Tuesday, September 06, 2011

Learning new stuff is hard,

really really hard. Hard work, finding new ways to work your hands and remembering new timings .... last weekend was a reminder of what my students are going through most days. At the same time, learning new ways to do things is one of the most exciting things ever. Full stop. No argument - up there amongst the best times ever!

I do have some photos of my spinning from the Jacey Boggs workshop hosted by Majacraft and Vintage Purls in Dunedin last week. No photos of the class, I did take a camera but totally forgot to make any photos while I was there. I also have some new knitting, mindless knitting, the kind one needs when faced with challenging learning. One of the things I wanted to learn in the workshop was more about mastering making yarn, to have more techniques and knowledge so I could be more in control of what I was doing when spinning. I didn't expect to fall in love with some of the 'art-yarns' but I did, and mostly because I realize that a 'good' art yarn is not an example of bad spinning, or poor spinning, but mastery of spinning and I want to be there at that level.

First up Jacey had us spin thick and thin, reminiscent of beginner spinning but so much nicer. Balanced, and soft and lofty and regular. Wow, that alone was worth the workshop and makes me want to knit something really simple to show of the yarn texture ... what could I knit ... oh a Baby Blanket! Yes my standard handspun answer - but so right for this yarn, or a scarf maybe?

Having lulled us into a false sense of security, and having warned us she taught the 'most difficult' things first and saved the easy stuff for when we were tired at the end' Jacey then went on to the 'more difficult stuff'. I was as memorized by her teaching as by what she was teaching. Especially when Jacey explained that it was going to be hard and new and difficult and frustrating, and if we went home with three sort-of-right in a row then we had the skills to practice at home.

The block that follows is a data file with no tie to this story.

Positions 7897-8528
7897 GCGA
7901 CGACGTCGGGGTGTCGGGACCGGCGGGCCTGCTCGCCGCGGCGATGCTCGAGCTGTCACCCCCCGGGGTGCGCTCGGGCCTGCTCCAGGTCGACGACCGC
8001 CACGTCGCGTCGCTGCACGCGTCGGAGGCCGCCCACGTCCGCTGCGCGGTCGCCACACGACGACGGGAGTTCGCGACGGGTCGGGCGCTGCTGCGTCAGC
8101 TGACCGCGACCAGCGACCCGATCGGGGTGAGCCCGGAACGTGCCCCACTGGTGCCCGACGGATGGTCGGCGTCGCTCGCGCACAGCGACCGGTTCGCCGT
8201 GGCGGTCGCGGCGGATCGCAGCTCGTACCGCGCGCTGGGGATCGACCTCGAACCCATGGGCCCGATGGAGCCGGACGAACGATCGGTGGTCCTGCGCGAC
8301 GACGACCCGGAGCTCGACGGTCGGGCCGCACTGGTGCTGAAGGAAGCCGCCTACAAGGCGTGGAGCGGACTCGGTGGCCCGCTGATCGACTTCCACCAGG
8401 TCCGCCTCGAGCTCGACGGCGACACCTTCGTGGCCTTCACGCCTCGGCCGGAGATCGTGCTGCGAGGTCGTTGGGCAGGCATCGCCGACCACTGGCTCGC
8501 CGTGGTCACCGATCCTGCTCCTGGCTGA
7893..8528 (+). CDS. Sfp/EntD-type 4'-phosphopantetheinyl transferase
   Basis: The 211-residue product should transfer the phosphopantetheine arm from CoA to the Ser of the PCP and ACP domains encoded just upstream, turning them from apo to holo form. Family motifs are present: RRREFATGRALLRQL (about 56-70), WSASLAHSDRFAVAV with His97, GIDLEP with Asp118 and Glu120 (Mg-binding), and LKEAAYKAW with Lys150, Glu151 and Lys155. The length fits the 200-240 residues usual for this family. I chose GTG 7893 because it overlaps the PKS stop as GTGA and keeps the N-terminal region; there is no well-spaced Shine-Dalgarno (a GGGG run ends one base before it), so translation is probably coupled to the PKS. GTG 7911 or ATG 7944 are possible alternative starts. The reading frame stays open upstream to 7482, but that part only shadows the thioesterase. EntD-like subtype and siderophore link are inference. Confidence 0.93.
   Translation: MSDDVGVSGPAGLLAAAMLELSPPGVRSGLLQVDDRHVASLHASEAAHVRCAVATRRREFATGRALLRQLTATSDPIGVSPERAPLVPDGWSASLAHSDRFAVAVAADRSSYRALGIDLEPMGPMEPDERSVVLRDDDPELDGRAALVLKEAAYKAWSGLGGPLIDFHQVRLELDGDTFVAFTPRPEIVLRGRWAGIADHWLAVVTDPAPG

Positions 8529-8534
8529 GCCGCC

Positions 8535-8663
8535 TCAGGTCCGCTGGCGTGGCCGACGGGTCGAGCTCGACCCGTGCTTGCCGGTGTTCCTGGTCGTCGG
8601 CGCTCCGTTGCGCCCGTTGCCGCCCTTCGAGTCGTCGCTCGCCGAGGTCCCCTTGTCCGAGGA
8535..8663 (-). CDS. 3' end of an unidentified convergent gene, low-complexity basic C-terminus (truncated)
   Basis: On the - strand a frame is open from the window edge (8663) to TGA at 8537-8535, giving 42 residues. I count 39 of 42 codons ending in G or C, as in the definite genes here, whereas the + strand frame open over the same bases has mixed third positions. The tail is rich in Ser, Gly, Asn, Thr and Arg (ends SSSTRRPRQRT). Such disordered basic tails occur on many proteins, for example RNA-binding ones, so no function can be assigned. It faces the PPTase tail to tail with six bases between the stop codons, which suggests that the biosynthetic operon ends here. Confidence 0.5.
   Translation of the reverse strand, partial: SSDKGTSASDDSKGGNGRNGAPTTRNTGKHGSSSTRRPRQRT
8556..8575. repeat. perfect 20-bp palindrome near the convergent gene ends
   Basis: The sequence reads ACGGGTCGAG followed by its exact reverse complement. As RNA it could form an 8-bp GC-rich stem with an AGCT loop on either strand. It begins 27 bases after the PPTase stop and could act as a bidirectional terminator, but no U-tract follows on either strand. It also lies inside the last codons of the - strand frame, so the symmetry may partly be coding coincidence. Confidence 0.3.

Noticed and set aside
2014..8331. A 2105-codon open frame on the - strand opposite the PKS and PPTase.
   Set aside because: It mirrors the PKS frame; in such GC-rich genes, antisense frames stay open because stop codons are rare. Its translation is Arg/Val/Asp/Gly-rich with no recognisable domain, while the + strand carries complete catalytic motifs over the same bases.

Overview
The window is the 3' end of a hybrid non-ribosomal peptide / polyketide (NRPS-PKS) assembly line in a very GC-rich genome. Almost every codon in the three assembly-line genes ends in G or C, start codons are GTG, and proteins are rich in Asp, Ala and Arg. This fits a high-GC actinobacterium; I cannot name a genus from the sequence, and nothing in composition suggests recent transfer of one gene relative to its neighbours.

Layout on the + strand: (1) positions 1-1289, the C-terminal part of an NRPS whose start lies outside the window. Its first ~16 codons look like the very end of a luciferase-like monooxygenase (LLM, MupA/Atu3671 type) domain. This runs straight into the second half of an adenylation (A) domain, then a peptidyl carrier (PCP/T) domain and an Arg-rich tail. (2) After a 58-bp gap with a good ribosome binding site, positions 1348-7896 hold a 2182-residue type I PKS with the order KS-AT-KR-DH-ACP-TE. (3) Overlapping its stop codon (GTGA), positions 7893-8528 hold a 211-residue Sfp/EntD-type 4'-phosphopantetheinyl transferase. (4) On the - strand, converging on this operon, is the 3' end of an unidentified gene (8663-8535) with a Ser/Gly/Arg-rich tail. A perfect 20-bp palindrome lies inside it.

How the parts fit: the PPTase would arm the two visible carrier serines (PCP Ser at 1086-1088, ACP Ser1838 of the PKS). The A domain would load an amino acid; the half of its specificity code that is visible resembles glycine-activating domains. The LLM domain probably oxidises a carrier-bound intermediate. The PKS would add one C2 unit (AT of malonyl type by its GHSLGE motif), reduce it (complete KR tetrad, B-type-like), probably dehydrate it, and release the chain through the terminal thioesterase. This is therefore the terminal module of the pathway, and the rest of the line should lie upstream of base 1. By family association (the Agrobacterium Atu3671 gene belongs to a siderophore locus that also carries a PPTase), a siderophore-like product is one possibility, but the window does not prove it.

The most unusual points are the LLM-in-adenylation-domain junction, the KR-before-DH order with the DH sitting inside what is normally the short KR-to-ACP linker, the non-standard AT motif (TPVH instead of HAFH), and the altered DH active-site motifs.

Some where in here, there are at least three working presentable coils, and there is are two variations on coiled yarn. Not pretty but evidence of learning.
Here is one that looks pretty, from day two of the workshop, a one step coil yarn ..... that if done right is balanced. Mine isn't done right, and is all twisty and kinky ....

At home I had sat down and tried again, using Jacey's dvd as a reminder. I here is my second attempt at coils, not quite there yet, my coils are loose and fluffy rather than firm and coiley (is that even a word?). Still with this one I feel like I have mastered the top and the bottom anchor - which means that my coils however fluffy and malformed don't move around ... next step smooth even durable coils.

But once at home I had a second go and look balanced coiled yarn! Jacey's new one step balanced coiled yarn! Soft, squishy and balanced!

and a closer view of the coils - there were times that I lost the balance between plying and covering - but my hands were getting better at the rhythm that was needed. I think this one has potential for small batts of precious fibre and making each batt go further ..... by sneakily converting it into a thick luscious squooshy yarn. I even see the potential of fibre with sari silk and sparkly bits and all sorts of exciting things mixed in. Those batts that in the past I didn't quite see the purpose of only because I didn't know how to spin them into interesting usable yarn.

And knowing that learning involves my brain and that can be slightly debilitating I started a new project - Mindless. Rowan cotton into a seedstitch wash cloth with garter stitch bands.

Just what I needed.
Normal blog service will resume next weekend ... as I'm here at home and not away from home doing fibre things. there is a felting workshop on but I'm being strong - I do not need to felt slippers, I do not need to learn to felt slippers .......I do not need to learn to felt slippers from Machiko yet ... I can learn to felt slippers from Machiko some time in the future not this weekend .... but it would be fun wouldn't it?

Na Stella

1 comment:

Knitting Linguist said...

Wow! That's a ton of very quick progress - I'm impressed. (And just think of how good that was for your brain!) I can't wait to see what you end up doing with that coiled yarn; half of the reason I haven't jumped into "art" yarns is because I'm not good at visualizing how I'd use them (not the best reason, but there it is).